Photographs by Juergen Nogai, courtesy of Palm Springs Art Museum The 1962 Steel House by Donald Wexler and Richard Harrison.
This weekend marks the kickoff of Modernism Week,
Palm Springs’s annual celebration of all things midcentury modern. One
of its highlights is “Steel and Shade: The Architecture of Donald
Wexler,” an exhibition at the Palm Springs Art Museum.
Wexler, 85, has practiced in Palm Springs for almost six decades,
developing an architecture that is acutely sensitive to the extremes of
the desert climate. Wexler’s all-steel Alexander houses, designed in
1962 with the structural engineer Bernard Perlin for the developers
George and Robert Alexander, were sustainable before sustainability was
trendy. Affordable, elegant and quick to assemble on site, thanks to a
prefabricated structural system, Wexler’s houses (their framing, roofs
and exterior siding are steel, with drywall interior siding) were the
perfect answer to the postwar housing boom. “Steel, concrete and glass
are ideal materials for the desert,” Wexler says. “They are inorganic
and don’t deteriorate in the extreme temperatures of the desert.” And
since these structures are relatively maintenance-free, the seven
Alexander houses in a north Palm Springs enclave are as pristine today
as they were almost 50 years ago.
Wexler and Harrison’s 1957 Leff Residence.
A full-scale sectional steel model in the exhibition, along with a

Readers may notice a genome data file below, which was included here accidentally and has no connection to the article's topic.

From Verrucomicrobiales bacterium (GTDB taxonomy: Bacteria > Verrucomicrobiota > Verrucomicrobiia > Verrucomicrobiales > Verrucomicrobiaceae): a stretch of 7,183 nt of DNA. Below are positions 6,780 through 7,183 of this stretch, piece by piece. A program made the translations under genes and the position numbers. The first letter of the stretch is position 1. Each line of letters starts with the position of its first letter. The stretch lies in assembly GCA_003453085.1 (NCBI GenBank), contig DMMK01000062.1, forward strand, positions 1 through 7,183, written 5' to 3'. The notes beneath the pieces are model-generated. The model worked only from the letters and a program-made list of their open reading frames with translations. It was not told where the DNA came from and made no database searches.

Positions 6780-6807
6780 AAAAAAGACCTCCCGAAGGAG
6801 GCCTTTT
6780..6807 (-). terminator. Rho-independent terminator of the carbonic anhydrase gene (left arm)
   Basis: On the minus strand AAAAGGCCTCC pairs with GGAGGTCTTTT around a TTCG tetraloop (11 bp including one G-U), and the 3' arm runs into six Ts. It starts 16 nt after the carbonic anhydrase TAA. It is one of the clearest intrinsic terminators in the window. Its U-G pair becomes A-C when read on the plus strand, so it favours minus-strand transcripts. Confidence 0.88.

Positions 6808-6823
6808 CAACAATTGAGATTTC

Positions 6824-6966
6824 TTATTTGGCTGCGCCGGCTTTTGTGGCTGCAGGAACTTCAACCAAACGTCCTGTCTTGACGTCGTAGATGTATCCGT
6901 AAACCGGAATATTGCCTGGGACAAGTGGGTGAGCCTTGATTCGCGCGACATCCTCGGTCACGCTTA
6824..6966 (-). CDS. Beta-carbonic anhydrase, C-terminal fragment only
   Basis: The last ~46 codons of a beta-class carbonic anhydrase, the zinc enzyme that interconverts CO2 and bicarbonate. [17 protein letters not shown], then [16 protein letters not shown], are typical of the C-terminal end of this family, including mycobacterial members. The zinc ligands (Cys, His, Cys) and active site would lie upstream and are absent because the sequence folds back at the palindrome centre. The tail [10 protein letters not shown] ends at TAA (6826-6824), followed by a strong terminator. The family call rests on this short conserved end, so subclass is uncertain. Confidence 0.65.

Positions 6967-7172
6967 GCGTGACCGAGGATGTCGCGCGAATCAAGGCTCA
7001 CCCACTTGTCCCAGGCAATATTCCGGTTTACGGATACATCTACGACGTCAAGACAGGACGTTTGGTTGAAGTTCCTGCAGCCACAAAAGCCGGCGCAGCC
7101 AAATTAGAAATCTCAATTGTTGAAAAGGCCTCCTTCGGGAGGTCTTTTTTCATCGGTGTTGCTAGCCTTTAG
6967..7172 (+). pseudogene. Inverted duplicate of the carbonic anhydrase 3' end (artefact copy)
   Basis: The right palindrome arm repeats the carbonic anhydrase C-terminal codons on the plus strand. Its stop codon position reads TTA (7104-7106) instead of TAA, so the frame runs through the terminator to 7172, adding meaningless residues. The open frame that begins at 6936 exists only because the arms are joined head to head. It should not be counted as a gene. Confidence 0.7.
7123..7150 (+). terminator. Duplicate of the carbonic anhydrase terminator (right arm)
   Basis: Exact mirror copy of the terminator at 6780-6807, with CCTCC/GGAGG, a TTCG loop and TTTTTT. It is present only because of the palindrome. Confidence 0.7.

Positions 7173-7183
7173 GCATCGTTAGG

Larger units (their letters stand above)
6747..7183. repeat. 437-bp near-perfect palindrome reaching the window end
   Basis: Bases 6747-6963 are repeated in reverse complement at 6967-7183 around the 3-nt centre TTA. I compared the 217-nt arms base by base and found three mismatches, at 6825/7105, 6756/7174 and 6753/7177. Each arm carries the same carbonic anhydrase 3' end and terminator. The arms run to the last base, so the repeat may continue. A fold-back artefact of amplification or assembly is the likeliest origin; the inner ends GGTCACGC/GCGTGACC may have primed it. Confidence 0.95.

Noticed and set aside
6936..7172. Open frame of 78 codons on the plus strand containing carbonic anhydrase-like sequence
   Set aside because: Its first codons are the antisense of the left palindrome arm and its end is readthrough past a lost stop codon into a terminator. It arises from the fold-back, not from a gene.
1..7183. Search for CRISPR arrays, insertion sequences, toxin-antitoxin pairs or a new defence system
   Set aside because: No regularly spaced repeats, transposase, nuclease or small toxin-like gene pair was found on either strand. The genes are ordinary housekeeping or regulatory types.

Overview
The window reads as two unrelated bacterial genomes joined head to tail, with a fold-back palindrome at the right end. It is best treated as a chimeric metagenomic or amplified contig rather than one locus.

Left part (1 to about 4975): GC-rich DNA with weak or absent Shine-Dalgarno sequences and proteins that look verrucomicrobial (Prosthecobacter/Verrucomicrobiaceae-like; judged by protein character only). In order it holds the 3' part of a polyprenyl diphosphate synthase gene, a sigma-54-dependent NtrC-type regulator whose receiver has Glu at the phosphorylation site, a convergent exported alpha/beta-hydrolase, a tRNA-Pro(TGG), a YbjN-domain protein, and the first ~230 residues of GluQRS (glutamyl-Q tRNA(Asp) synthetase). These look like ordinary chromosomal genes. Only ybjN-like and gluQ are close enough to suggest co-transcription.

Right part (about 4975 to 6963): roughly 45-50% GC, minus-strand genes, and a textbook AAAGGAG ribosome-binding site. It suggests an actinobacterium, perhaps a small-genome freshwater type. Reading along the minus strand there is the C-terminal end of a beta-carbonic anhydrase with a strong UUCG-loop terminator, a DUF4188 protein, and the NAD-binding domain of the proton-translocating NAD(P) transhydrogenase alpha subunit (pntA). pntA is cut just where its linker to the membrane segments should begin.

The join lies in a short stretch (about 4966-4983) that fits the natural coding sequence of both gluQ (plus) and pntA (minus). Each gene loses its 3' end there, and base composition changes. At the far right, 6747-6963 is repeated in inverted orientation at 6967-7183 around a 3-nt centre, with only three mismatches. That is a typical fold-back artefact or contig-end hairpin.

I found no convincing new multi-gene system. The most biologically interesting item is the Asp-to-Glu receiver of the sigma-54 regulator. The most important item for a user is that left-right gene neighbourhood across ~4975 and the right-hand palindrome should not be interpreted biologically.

video, gives visitors the experience of inhabiting a Wexler-designed
house. Wexler, who moved to Palm Springs in 1952 after a stint in
Richard Neutra’s Los Angeles office, recalls that “there was a
collective sense that we could do anything; we could accomplish
anything; we could experiment.” While he chose to keep his office small
and limited his practice to the desert community, Wexler produced an
astounding body of work that included houses, schools, hotels, banks and
the Palm Springs International Airport. And he hasn’t stopped yet.
“Hamptons Modern,” currently under construction, brings California
modernism to the East End of Long Island. Marnie McBryde, a developer,
has plans to build up to 50 Wexler-designed houses, which are deft
adaptations of the 1964 Palm Springs house he designed for Dinah Shore,
throughout the Hamptons.“Steel and Shade: The Architecture of Donald Wexler” is
co-curated by Lauren Weiss Bricker, a professor of architecture at
CalPoly Pomona, which houses Wexler’s archive, and Sidney Williams, the
curator of architecture and design at the museum, and is on view through